"It is by giving fair names to foul actions, that those who would start at real vice, are led to practise its lessons, under the disguise of virtue."

NEARLY two thousand years after the preaching of Christ, in a "free" and "highly-enlightened" country, professing Christianity and boastful of its morality, a certain number of the best educated members of the community, calling themselves gentlemen, and generally considered to be honourable, humane, and generous, allowed to be of sound, if not extraordinary intellect, being intrusted with the management of the affairs of a society, grossly abusing the confidence reposed in them, deliberately and advisedly planned the robbery of those whose stewards they were; and, having most basely plundered and otherwise maltreated them, annoyed at the complaints of the injured, to prevent redress, in cold blood and with determined malice ordered the murder of their victims, which by their command, and with their abetting and approval, was perpetrated under circumstances of the most barbarous and aggravated nature.

We leave to History their individual branding; we will call them neither lying traitors, nor monsters, nor anarchs; we will only pronounce the title they have falsely assumed: the echoing of Infamy will name the members of-A BRITISH LIBERAL GOVERNMENT.

What is the character of the nation that permits the continuance of such authority?


WE want, not leaders, but representatives. We want, not parliament men to chalk out their own course for their own especial benefit, but men to do our work, under our direction, men who can honestly represent the people's wishes. Assuredly we shall not seek these among men who preach and practise expediency, who from personal considerations dare to defer the work of millions to a more "convenient season," of which convenience they presume to judge. These are the would-be leaders: they are not representatives. A representative has no right to act upon his own opinion in preference to that of his constituents, however opposite their opinions. If he cannot conscientiously follow all the wishes of a majority of those whom he is pledged to represent, whose servant and interpreter he is, let him throw up his office: Else he is no honest man.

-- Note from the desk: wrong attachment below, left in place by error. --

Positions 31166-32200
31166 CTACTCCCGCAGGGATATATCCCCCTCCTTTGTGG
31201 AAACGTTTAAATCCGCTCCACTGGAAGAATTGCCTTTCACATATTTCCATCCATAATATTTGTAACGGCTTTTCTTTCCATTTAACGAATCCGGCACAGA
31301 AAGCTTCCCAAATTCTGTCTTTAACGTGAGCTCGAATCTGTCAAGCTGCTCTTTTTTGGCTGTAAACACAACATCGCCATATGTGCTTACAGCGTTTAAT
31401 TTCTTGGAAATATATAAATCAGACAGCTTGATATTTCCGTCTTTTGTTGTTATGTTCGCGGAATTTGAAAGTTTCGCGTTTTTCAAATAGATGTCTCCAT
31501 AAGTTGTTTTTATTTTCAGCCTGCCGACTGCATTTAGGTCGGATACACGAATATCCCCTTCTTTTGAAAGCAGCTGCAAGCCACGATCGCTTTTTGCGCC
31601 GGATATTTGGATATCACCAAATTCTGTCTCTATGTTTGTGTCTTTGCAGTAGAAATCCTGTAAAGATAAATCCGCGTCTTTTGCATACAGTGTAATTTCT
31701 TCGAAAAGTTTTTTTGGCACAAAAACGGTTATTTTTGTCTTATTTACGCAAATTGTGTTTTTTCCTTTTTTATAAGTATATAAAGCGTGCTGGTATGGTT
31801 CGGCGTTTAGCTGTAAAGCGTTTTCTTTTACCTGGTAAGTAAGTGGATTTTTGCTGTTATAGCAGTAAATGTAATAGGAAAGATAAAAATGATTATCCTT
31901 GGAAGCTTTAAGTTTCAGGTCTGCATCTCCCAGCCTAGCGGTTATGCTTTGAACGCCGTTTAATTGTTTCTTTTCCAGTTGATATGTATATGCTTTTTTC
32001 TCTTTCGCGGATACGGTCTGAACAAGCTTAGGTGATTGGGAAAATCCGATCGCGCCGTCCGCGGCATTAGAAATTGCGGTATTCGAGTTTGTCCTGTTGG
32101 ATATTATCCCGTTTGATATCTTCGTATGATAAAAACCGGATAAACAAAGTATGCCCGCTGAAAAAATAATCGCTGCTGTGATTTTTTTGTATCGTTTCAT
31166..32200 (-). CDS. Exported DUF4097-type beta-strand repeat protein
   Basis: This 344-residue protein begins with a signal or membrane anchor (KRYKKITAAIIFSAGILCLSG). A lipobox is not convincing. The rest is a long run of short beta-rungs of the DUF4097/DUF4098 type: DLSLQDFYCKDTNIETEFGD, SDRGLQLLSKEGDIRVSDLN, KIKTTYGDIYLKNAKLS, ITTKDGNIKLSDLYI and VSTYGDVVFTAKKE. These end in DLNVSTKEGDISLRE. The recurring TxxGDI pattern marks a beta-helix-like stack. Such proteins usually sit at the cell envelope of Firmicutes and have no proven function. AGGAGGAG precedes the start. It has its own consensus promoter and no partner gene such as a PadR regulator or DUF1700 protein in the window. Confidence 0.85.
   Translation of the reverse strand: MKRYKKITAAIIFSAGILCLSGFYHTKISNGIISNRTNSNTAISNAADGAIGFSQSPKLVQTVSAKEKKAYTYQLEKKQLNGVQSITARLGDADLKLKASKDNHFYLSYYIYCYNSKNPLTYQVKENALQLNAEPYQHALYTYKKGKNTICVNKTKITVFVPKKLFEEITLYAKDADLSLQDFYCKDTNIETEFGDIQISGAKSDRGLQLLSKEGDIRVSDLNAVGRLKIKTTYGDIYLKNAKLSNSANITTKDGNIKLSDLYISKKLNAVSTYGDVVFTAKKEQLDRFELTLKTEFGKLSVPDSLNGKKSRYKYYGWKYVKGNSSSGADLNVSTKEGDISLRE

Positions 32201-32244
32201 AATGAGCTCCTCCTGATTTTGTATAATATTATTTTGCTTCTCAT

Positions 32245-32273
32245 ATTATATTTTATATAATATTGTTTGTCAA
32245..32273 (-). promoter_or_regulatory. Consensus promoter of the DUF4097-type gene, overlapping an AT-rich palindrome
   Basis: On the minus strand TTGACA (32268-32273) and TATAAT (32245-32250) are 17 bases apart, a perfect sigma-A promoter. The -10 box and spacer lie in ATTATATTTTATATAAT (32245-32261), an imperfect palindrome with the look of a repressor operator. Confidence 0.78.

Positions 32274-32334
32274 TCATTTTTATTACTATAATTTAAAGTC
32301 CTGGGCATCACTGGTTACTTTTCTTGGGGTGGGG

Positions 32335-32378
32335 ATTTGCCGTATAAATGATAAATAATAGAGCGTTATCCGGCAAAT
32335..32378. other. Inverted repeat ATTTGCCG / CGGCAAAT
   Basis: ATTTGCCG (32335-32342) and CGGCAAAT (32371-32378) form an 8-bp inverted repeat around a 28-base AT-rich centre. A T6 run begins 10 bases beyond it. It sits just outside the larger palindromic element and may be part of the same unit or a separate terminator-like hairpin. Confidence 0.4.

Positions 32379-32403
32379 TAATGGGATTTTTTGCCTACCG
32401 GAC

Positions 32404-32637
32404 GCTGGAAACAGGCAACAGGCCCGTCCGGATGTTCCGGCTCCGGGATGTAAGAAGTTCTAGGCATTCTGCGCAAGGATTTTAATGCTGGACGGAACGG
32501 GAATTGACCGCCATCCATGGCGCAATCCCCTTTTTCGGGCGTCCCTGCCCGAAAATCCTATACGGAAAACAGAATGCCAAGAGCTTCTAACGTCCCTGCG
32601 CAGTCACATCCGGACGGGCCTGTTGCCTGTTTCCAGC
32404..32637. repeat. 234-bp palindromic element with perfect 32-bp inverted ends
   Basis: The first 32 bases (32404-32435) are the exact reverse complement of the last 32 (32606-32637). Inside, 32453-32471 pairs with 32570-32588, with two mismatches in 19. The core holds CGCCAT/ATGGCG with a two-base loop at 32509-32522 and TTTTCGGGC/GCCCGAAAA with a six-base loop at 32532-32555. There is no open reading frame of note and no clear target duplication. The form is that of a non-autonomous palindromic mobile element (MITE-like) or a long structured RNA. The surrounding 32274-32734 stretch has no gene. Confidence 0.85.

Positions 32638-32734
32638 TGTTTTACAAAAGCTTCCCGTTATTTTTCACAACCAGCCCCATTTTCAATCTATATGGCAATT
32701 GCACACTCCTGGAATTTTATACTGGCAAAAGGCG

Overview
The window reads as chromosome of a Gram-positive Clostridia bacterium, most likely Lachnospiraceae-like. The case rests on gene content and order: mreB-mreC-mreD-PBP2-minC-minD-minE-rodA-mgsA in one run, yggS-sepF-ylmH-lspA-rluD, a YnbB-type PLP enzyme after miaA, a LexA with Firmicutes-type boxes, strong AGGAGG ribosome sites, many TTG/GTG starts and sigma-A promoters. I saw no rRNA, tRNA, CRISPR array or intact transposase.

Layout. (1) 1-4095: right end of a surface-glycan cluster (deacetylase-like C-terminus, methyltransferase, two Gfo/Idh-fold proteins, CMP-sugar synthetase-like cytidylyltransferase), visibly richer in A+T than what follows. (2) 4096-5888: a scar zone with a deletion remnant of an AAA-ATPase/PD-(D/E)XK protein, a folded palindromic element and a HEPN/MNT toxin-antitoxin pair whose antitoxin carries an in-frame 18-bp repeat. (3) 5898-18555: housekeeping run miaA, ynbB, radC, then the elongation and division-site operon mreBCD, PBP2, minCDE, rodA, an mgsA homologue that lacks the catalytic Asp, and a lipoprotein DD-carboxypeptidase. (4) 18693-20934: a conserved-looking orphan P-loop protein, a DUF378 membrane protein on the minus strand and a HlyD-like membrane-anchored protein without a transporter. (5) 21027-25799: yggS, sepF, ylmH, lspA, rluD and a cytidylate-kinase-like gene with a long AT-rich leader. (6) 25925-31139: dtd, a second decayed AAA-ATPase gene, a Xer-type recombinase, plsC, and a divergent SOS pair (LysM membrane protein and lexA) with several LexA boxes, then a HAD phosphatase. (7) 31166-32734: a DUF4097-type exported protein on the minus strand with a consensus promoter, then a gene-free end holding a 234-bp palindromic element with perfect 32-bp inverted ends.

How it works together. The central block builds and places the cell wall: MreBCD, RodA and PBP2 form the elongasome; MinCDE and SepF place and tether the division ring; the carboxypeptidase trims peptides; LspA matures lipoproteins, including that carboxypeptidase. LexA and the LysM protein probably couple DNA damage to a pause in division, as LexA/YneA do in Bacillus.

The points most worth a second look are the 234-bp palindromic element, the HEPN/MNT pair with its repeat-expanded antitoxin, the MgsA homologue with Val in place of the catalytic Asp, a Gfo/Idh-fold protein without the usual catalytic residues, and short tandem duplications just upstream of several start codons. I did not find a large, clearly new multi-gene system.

Though late, we venture to offer these observations on the O'Connell objection against the Chartists: They have no men of note for leaders. Truly the gain of Ireland under O'Connell's leading will hardly tempt the masses here to throw themselves under the shadow of any man; and whom, pray, would the "Liberator," (we beg pardon: all that is altered now!) the Precursor of Liberation (?) appoint as our leaders?

Lord Durham?-The haughty aristocrat; the dictator of Canada; the friend of the miscreant Nicholas. Why, in his most liberal mood he never reached the universal right, but stopped short at the unprincipled "expediency" of household suffrage. He a leader for men of principle? Poor Lord John Russell is only a time-server: What more is Lord Durham? Will not he too stand by his order?

Sir William Molesworth? However blind we may be thought, we shall not follow Lord Durham's spaniel.

Lord Brougham?-Let him throw up his disgraceful peerage, and re

assume the nobler title of a consistent man.

Let him be plain Henry

Brougham again. Then may the People look to him as a-friend.

Last, not least, yourself, Mr. O'Connell?—You would like a rent from England? You would like perhaps a precursor agitation, before we set about our work m earnest? We fear, Sir, your Whig masters would scarcely allow your acceptance of this office; but, if you should gain their leave, alas, they have rendered you too Whiggish to be a desirable leader. Seriously, Sir, you palter too much with principle, you are too ready to put off the right for every paltry compromise which seems expedient to your short-sightedness, ever again to possess the confidence of thinking men. We have an end in view. Have you any? No matter: you have lost your moral power; and Britain will have none of you.

Who else shall be our leader?-The true friends of liberty will not quarrel for a dictatorship. Our best leaders are those who most faithfully and strenuously serve us: who do not ask to be followed, but accompanied; who have our confidence because they earn it. In a word, Sir traitor, We, the advocates of Universal Suffrage, who go not back from our pledges, who do not falsify our sacred honour, want not for faithful friends and ministers: We desire to have honest men in our ranks, not political leaders.


When Great Men are not great, we needs must mourn,

More than for all the pranks of Littleness;

For that short-falling doth increase the weight
Our spirits bear beneath this dust forlorn.
Great Men are solid harbour-holding banks
Bounding the weltering waves of Life's distress;
And when they sink and fail us, we are left
Upon a shoreless ocean, hope-bereft.
O ye of lofty souls! what is there here,
In this poor antepast to the Eternal,
To lure ye to the glory-wrecking shoals
That should but tempt the idle voyager?
Your spirits in a Timeless mould are cast,

And should disdain to shrink within the mean Diurnal.

Monthly Repository.

A Definition of Moral Force.-I will raise a legion, and lead it myself to the field of battle.-Daniel O'Connell.